DUBLIN (Reuters) – SMBC Aviation Capital agreed on Monday to buy smaller rival Goshawk Aviation for an enterprise value of $6.7 billion in a deal it said would make it the world’s second largest aircraft lessor by number of aircraft.
The acquisition to create a combined company with 37 billion euros ($38.45 billion) in assets comes six months after Ireland’s AerCap Holdings NV consolidated its position as the world’s largest aircraft lessor through its takeover of General Electric’s leasing business.
SMBC, which is owned by a consortium including Japan’s Sumitomo Corp and Sumitomo Mitsui Financial Group, said it will take over a portfolio of 176 owned and managed aircraft to bring its total fleet to 709.
With 261 more Boeing and Airbus aircraft on order, SMBC’s fleet will outnumber the 832 fellow Dublin-headquartered Avolon either own, manage or have on order.
Reuters reported on Friday that SMBC and Goshawk were nearing a deal that could be announced as soon as this week.
“We are undertaking this transaction at a strategic point in the cycle with a strong recovery building across the global airline industry and we expect the transaction to be accretive to SMBC Aviation Capital’s return on capital,” SMBC Chief Executive Officer Peter Barrett said in a statement.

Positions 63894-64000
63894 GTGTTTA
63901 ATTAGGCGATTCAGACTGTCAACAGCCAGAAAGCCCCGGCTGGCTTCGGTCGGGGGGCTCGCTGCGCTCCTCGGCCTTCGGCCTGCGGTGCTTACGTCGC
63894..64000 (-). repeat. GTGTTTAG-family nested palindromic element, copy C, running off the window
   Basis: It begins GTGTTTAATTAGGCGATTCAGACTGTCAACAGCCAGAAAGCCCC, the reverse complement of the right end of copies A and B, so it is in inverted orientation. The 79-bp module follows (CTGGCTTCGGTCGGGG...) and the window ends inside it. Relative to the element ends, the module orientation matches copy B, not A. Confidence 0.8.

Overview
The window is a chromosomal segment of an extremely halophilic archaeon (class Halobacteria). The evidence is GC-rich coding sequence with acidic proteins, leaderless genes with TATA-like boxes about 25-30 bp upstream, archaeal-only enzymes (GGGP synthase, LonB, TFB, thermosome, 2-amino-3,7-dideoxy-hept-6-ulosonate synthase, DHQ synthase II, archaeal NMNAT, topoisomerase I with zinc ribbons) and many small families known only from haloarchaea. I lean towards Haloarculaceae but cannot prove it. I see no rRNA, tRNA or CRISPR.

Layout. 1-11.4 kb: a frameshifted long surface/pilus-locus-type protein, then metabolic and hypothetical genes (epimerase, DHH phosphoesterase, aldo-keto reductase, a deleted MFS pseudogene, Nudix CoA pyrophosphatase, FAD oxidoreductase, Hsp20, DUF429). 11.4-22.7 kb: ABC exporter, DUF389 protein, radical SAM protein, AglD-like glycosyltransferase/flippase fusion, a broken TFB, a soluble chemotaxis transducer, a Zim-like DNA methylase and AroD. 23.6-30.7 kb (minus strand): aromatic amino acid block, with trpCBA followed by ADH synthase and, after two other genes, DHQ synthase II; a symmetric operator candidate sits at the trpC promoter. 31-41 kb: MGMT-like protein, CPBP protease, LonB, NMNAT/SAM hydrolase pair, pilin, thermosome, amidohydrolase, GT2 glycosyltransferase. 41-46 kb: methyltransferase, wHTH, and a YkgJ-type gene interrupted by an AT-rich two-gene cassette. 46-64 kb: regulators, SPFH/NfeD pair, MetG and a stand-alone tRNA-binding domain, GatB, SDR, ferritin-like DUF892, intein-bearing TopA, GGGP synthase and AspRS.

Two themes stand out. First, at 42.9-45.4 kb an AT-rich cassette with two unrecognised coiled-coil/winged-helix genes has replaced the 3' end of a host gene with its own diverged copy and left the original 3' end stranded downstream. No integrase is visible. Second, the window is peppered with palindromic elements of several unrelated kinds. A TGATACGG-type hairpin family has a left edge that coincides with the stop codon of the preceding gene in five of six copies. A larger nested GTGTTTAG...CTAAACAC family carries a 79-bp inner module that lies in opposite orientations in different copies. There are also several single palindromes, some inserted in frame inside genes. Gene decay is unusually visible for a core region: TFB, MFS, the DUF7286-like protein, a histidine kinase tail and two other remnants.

SMBC will finance the deal through a combination of debt and equity. Young, narrowbody aircraft, which it hopes to drive its growth, will represent over 82% of the combined fleet, it added.
The six Goshawk-owned aircraft that are located in Russia and subject to EU sanctions are excluded from the transaction.
Dublin-based Goshawk, a 50-50 joint venture between Hong Kong-based conglomerate NWS Holdings Ltd and Chow Tai Fook Enterprises Ltd, was set up less than a decade ago and its shareholders said it was selling at an attractive valuation.
Last year’s $30 billion AerCap acquisition was widely predicted to spur further consolidation in a sector that finances over half of the world’s passenger jet output, in deals worth around $150 billion of aircraft every year.
($1 = 0.9624 euro)
(Reporting by Padraic Halpin in Dublin and Aishwarya Nair in Bengaluru; Editing by Vinay Dwivedi, Matthew Lewis and David Evans)